Finally, Light Shines on My Mutiny Quash

I lied to my platoon to prevent a mutiny from bursting to a head some 40 years ago.

Today, I granted myself forgiveness. I cleansed a wound that never seemed to heal until now.

I served as a First Lieutenant In Vietnam and was releived of my command of an infantry platoon just two hours before getting orders to appear at a helicopter base port. Taken by surprise, I met the battalion commander who asked me to help avoid a military “disaster” from developing any further. My platoon of some 25 soldiers, grunts, as we liked being called, had refused to board the ships that would fly them into the “field” to patrol and engage the enemy. Most of the men sat on the heliport, reclining on their backpacks, disobeying all orders to climb aboard.

A day earlier, several members of the second squad were medivaced to a hospital after being ambushed by the Viet Cong. I had assigned a sergeant with some 10 years experience to lead the squad. Unfortunately, he was “new in-country” and may not have had time to become acclimatized to the situation. In other words, he didn’t know what he was suppose to do in a war zone yet.

Our superior officer blamed me, the man in charge, and for the second time in my young military career, I found myself removed of my command. I was devastated the first time, and view that period as the lowest moment of my life. I felt lower than dirt and less useful than the ground below. At least dirt could be used to grow things and offer a structure to build on, I believed then.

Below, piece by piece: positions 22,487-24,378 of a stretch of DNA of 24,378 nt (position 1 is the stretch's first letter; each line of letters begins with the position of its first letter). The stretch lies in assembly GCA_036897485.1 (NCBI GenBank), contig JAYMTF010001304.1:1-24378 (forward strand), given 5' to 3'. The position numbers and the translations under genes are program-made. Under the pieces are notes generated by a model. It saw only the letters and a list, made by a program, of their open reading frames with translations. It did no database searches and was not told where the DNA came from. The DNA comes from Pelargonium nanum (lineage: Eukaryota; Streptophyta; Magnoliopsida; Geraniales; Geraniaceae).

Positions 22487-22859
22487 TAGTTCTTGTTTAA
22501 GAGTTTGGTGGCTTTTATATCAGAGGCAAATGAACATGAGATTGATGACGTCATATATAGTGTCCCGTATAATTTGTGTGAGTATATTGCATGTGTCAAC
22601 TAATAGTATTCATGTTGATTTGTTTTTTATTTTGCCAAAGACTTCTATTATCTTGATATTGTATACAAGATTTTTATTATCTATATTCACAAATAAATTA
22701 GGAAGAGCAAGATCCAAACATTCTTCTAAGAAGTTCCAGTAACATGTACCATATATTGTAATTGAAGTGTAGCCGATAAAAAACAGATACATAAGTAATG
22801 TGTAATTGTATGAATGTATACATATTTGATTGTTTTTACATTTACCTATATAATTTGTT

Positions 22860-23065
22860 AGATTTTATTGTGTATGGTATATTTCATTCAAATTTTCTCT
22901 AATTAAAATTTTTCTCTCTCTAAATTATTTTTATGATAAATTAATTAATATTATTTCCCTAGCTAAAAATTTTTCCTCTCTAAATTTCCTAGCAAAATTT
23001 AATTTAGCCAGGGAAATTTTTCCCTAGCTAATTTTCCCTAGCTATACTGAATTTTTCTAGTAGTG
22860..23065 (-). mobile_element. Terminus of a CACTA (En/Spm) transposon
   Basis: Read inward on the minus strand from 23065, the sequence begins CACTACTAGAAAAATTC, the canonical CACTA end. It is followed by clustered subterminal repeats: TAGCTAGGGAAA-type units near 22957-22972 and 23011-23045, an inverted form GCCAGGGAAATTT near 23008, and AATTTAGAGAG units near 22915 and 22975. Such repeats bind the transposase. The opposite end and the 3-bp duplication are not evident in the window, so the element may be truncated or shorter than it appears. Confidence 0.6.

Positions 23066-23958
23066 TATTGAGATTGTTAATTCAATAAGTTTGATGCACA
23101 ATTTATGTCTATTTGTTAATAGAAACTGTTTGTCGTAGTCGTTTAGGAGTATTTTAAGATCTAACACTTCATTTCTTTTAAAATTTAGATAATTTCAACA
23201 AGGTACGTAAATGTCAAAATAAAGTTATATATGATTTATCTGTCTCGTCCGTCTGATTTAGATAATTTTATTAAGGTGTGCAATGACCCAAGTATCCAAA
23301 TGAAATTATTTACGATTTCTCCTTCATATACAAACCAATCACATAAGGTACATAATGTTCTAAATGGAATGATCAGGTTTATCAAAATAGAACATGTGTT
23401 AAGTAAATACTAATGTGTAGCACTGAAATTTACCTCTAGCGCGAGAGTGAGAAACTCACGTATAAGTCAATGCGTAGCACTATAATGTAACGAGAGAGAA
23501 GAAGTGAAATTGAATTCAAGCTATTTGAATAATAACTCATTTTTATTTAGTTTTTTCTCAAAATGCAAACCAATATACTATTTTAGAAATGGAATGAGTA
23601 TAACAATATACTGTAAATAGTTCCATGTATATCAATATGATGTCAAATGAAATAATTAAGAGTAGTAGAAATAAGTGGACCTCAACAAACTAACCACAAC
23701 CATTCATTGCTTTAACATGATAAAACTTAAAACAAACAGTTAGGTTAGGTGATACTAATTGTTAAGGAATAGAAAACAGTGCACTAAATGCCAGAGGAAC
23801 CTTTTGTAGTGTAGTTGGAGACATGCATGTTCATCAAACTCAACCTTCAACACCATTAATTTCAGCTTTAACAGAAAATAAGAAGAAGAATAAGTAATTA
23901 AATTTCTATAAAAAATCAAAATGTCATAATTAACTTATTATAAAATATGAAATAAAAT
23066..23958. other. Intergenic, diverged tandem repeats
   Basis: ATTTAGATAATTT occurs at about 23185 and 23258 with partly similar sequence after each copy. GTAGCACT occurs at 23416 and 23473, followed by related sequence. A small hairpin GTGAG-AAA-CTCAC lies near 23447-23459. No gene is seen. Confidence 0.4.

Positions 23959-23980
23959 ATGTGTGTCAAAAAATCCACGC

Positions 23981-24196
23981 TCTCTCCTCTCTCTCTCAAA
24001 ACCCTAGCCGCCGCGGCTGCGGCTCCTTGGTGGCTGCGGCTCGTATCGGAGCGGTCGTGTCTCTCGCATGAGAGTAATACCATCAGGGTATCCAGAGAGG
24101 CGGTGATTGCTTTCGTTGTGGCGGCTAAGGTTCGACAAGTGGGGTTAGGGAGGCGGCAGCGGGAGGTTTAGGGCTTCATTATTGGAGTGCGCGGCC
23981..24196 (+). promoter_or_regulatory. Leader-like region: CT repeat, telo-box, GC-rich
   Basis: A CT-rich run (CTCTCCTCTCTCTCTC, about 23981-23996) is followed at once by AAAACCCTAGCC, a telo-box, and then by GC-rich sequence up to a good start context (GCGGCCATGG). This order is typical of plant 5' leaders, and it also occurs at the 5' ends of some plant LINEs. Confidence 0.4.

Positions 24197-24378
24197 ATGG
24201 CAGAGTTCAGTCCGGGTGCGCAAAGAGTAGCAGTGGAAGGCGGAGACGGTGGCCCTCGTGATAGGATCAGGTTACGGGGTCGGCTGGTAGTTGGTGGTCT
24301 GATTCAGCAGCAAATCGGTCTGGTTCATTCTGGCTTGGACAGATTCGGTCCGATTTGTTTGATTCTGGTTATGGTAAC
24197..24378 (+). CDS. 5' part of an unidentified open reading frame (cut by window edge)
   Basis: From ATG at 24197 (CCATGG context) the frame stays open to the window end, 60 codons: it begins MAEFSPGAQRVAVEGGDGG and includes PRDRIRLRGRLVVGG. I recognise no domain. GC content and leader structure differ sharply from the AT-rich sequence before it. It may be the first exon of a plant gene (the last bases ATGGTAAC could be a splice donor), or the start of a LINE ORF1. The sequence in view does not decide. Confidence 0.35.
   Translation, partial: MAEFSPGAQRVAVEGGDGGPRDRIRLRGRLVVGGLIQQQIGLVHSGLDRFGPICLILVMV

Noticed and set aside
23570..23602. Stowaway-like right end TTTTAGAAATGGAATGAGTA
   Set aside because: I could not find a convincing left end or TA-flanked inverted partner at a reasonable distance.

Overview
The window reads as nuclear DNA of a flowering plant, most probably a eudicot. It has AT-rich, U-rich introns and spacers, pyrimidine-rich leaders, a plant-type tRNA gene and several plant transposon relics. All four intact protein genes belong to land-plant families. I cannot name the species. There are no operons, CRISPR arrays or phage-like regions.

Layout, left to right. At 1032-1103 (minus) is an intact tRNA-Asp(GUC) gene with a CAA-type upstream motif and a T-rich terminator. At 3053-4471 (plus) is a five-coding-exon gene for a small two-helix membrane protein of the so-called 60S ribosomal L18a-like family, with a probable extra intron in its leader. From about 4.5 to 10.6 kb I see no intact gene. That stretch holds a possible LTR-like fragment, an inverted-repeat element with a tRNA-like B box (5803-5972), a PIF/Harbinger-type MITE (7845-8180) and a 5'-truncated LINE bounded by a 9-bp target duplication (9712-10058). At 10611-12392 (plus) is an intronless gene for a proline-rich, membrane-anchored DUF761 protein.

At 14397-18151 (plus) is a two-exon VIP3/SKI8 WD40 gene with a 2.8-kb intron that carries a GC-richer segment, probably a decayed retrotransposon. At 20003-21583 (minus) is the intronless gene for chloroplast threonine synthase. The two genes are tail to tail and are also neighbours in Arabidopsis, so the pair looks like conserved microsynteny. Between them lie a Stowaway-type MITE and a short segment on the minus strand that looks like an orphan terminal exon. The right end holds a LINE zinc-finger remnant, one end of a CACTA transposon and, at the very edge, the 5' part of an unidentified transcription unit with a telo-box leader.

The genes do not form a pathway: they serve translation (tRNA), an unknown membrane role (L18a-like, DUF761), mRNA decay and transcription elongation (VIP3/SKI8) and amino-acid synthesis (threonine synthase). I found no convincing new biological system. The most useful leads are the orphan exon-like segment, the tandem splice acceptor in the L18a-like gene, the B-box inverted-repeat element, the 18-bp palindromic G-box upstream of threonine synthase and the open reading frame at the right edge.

This time, however, my being sacked hurt far less. I knew I had done everything to insure the well being of my platoon, and instill in each member an esprit de corps that carried over into their individual lives. They learned to live for each other, to work as a unit, to place the needs of the platoon over their own.

It came as no shock when I heard they refused to go to the field! It was a mutiny, pure and simple. They protested what they believed was an outrageous act committed against them: the removal of their leader, Lieutenant Michael J Contos, yours truly.

(See Part 2 My Mutiny Quash)

3 comments on “Finally, Light Shines on My Mutiny Quash

  1. JhanaJian says:

    I’m curious, Michael — since you were in the Vietnam War, and an officer there — what do you think of this article in my blog?

    The Real Question Here

    Like

    • contoveros says:

      Why are those who never been to war the first to cry out for a new one? If they only had experienced it first-hand, I don’t think there would be anyone urging someone else’s son or daughter to die for some cause that will eventually be long forgotten. But how many deaths will they have senselessly obtained?

      michael j

      Like

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